The World is Her Classroom
Krishna Parekh (D.O. ’19) has a passion for seeing the world and encourages all college students to travel.
“So much learning occurs outside of the classroom, in new environments,” she says. “You will think and learn more about yourself along the way. It doesn’t necessarily have to be a new country, but could be a different part of the U.S.”
She believes part of that curiosity for the world outside her door comes from being born into a family of immigrants, which she says gave her “the best of both worlds.”
“I am an American of Indian heritage, specifically Gujarati,” she says. “I was born in the U.S., and have been brought up speaking Gujarati, eating traditional dishes, and celebrating Indian holidays.”
Before starting classes at NYIT College of Osteopathic Medicine (NYITCOM), Parekh lived in Finland for a year on a Fulbright research scholarship in evolutionary and ecological biology. She studied stickleback fish genomics. “It’s one of my most memorable experiences,” she says.
Parekh has always had an interest in science and healthcare. At 18, she became an EMT (emergency medical technician). That experience convinced her to pursue medicine as a career. When it came to choosing the right medical school, Parekh said it seemed “meant to be.”
“I chose New York Tech because I knew that’s where I belonged,” she says. “I had an amazing interview experience, and I fell in love with New York Tech’s lush green campus in Old Westbury. I enjoy being outside and around nature, so having beautiful trees to study under was a plus for me.”
According to Parekh, she was drawn to osteopathic medicine because of the emphasis on looking at the patient as a whole. “It’s about understanding their body as a framework that supports their physiology,” she says. “We learn about the musculoskeletal system and how we can manipulate it to achieve better health.”
In her final year at New York Tech, Parekh went on a trip to Kenya organized through the Family AIDS Care and Education Services (FACES) in partnership with Kenya Medical Research Institute (KEMRI) and University of California San Francisco. There she assisted in clinics that are focused on improving HIV care for vulnerable populations in Kisumu County.
“In the clinic, I spent time seeing patients and prescribing the proper antiretroviral therapy (ART) regimen and gathering information regarding the level of HIV control and the state of their immune system,” she says. “At the end of the first day, approximately 400 patients had come through.”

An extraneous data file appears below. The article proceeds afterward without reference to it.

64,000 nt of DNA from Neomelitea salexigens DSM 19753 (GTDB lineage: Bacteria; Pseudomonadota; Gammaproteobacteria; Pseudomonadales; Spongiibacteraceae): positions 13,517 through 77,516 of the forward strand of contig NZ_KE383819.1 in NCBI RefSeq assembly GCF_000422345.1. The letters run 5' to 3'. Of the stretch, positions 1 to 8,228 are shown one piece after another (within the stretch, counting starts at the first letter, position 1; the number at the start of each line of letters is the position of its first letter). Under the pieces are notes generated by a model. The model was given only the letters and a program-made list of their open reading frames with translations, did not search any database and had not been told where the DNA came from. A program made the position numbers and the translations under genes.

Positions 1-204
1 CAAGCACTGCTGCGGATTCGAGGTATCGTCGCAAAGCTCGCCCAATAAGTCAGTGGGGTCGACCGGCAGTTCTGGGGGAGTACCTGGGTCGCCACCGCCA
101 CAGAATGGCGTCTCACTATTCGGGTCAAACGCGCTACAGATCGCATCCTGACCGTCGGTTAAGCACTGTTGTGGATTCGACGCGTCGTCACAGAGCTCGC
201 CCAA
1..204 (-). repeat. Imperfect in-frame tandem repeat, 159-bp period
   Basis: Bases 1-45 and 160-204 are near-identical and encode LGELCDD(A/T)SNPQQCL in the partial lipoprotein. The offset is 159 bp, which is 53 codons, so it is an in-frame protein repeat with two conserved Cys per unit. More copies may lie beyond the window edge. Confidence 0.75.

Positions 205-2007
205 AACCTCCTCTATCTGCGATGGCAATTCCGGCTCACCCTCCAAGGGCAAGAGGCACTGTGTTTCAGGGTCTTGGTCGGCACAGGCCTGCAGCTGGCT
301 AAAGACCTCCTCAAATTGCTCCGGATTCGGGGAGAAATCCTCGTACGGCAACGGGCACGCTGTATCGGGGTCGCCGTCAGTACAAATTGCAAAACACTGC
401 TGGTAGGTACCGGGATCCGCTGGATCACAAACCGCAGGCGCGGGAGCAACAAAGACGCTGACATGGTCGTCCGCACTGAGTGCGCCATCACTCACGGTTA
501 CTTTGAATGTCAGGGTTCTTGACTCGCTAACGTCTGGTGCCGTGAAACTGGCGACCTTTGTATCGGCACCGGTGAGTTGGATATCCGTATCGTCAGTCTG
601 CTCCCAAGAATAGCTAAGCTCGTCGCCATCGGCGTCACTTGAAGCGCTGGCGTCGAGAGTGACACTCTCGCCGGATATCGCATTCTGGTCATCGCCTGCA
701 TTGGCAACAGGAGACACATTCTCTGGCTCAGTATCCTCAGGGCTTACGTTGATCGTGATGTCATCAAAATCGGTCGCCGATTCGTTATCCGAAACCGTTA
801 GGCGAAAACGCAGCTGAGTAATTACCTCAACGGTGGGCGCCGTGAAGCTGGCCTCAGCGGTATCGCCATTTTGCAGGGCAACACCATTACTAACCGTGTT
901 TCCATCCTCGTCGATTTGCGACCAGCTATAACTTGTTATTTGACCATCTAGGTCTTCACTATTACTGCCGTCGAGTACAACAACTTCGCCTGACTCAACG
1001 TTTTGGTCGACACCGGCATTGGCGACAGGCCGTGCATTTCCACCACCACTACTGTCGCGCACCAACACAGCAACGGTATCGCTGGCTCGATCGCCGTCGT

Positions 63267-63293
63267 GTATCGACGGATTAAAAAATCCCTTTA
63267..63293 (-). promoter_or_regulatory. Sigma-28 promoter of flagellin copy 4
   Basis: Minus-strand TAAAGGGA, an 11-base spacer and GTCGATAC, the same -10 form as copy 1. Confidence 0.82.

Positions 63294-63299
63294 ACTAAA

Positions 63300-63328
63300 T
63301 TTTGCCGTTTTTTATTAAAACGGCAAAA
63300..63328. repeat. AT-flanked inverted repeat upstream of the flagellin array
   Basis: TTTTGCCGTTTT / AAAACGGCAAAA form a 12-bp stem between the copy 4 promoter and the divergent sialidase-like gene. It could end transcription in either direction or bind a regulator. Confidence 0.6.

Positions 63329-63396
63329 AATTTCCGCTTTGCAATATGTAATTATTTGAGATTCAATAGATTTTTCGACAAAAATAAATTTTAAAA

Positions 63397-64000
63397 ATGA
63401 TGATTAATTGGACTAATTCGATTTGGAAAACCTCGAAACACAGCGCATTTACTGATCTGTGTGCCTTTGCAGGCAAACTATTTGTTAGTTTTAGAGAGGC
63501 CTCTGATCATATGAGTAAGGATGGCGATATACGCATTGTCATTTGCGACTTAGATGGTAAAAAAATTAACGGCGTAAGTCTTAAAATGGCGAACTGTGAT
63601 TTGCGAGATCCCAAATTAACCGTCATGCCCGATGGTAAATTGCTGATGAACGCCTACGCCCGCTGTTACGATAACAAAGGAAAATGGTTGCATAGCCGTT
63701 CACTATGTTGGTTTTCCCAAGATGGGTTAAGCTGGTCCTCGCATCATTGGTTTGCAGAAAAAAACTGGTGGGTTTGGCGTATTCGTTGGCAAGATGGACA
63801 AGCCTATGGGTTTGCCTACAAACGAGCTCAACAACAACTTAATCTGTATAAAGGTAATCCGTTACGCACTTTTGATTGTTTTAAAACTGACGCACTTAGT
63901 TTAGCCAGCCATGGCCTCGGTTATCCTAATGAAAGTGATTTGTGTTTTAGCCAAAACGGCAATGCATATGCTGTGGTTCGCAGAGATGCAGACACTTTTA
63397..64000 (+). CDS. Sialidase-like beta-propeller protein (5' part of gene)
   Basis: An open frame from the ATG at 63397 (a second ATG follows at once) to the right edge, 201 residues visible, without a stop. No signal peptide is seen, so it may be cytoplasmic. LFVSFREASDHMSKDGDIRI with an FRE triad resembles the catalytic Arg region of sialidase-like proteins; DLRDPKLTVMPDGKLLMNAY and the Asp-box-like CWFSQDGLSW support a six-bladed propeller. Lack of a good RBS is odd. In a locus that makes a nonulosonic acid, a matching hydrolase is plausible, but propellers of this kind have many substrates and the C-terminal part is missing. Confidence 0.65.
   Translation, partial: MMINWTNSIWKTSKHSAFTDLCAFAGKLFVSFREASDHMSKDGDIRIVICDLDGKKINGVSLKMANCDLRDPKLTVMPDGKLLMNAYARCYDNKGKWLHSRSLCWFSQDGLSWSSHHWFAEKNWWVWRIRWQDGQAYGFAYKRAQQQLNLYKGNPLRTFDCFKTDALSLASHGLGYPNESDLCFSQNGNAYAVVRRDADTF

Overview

“It’s very important to travel internationally to understand the world outside of your bubble,” she says. “Everyone is trying to live their lives one day at a time, and there are social determinants that prevent some people from reaching their full potential and achieving optimal health.”
Her trip to Kenya was not the only time Parekh traveled on a service-learning trip. She also volunteered with New York Tech’s Science and Technology Entry Program, mentoring high school students. She was also an intern for New York State Area Health Education Center, where she worked on a qualitative research project at the National Multiple Sclerosis Society in Manhattan; and she volunteered for New York Tech’s Rock Steady Boxing, a non-contact boxing program aimed at using physical activity to alleviate some of the physical symptoms of Parkinson’s disease.
With all her experiences and passions, there are many directions Parekh’s life and career can take. For now, she is exploring her options one day at a time. “I know for sure I want to make a global impact whether through research or advocacy or both,” she says. “I am pursuing a neurology residency with an interest in various fellowships, such as neuroimmunology, neurogenetics, vascular neurology, and neurocritical care. I can see my life going in multiple directions.”
Parekh is currently doing her Postgraduate Year One residency in internal medicine at Northwell Mather Hospital “My first year focuses on gaining experience in internal medicine and building a foundation before focusing on my specialization in neurology,” she says. In July 2019, Parekh will begin a neurology residency at Stony Brook University Hospital.